Class, Politics, and Community
When I attended the premier press conference of the first Rom (Gypsy) 1 political party in Macedonia in August 1990, I was struck with the historic significance of the event on many levels -- political, cultural, and emotional. With live surla and tapan2 music and participatory dancing announcing the opening, and with a collection box proclaiming that tips were to go to the party, it was clear that Rom politics had entered the level of public consciousness.
This article situates the politicization of the Macedonian Roma in the 1980's and 1990's in economic and cultural terms. In May 1993, Hugh Poulton posed the question of whether the Roma in Macedonia were "A Balkan Success Story?" ( Poulton 1993a). I investigate this question through an ethnographic case study of Shuto Orizari (known locally as Shutka), a neighborhood on the outskirts of Skopje, the capitol of Macedonia, with a population of approximately 40,000 Roma, where I lived for five months in 1990. First, I place the contemporary social and political position of Balkan Roma in historical perspective, second, I discuss the economic situation in Shutka and third, I trace the emergence of a political identity by chronicling the events leading to the formation of the first Macedonian Rom party.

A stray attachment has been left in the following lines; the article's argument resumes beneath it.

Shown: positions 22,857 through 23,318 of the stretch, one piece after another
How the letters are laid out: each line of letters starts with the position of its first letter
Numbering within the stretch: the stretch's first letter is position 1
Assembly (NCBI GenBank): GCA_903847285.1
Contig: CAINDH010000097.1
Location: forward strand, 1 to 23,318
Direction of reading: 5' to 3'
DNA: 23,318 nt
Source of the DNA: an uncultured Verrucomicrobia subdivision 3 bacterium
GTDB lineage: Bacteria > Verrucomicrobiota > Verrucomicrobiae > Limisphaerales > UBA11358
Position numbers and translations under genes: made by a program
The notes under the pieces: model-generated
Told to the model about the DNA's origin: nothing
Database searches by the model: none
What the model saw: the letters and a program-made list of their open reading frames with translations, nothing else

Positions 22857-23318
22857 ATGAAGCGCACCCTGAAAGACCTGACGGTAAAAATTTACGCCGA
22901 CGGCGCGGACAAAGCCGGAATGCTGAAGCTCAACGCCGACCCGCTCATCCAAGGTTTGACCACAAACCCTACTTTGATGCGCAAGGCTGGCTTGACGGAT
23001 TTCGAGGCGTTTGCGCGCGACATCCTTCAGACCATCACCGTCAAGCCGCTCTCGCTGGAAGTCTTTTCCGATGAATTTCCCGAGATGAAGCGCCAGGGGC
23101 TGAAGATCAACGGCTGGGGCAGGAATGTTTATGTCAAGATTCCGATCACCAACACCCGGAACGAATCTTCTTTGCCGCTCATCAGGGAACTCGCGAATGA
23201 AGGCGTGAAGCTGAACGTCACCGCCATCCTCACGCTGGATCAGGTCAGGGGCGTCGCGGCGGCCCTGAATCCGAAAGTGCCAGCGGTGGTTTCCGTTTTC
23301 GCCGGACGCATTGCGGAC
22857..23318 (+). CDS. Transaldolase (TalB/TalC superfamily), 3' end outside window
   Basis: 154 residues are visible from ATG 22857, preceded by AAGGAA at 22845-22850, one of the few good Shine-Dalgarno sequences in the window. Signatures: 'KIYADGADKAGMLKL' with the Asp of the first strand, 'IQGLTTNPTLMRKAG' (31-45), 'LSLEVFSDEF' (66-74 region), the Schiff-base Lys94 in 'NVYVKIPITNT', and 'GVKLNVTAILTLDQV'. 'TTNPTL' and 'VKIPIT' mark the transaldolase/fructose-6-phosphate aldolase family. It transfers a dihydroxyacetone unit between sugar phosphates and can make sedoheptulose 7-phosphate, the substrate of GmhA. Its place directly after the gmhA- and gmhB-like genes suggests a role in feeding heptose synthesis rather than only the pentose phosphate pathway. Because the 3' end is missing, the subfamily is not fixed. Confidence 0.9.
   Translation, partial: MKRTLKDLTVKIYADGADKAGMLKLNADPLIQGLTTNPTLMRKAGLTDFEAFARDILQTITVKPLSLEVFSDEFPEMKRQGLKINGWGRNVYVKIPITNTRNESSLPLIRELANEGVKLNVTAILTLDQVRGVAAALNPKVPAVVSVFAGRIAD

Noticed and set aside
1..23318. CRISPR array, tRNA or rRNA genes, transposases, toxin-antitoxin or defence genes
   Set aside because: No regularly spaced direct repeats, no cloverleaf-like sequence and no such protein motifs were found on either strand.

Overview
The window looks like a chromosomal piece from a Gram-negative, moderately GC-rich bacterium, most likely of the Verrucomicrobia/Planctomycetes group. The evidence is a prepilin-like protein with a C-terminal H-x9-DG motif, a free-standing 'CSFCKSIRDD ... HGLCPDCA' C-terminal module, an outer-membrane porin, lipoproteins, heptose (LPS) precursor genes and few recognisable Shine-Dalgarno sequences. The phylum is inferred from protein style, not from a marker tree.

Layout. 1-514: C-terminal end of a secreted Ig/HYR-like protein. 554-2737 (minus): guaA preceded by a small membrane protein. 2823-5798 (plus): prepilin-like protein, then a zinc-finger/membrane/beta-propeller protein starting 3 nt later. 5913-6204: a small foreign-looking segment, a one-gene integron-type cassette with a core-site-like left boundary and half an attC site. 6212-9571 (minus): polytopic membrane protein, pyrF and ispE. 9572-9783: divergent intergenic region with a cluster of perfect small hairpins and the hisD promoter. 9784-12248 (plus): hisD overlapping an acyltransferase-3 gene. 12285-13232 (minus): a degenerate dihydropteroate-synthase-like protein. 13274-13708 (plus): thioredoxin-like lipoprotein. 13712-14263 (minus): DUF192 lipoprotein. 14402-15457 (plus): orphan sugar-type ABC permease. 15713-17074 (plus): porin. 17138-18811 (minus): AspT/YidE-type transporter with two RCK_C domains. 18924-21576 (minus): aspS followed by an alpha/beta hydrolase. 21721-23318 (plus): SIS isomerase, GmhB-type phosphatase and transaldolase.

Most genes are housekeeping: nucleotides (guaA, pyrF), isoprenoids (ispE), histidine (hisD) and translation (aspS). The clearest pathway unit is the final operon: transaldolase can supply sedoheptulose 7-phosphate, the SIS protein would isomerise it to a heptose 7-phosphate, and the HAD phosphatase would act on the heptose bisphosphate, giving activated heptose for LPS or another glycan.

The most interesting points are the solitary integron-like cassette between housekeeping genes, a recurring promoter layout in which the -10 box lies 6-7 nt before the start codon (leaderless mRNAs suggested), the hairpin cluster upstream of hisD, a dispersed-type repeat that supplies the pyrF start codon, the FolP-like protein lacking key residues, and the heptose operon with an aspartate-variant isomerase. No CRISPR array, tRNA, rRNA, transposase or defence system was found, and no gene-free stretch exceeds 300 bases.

At the outset, it must be pointed out that there is no ubiquitous Rom or even Balkan Rom identity nor any two Rom communities exactly alike. Rather, there are a myriad of Rom groups and sub-groups ( Liégeois 1986), many of whom live intermixed with other Roma and who differ from each other by dialect, occupations, class, and custom. Nevertheless, Rom intellectuals are successfully forging a pan-European human rights movement based on common historical and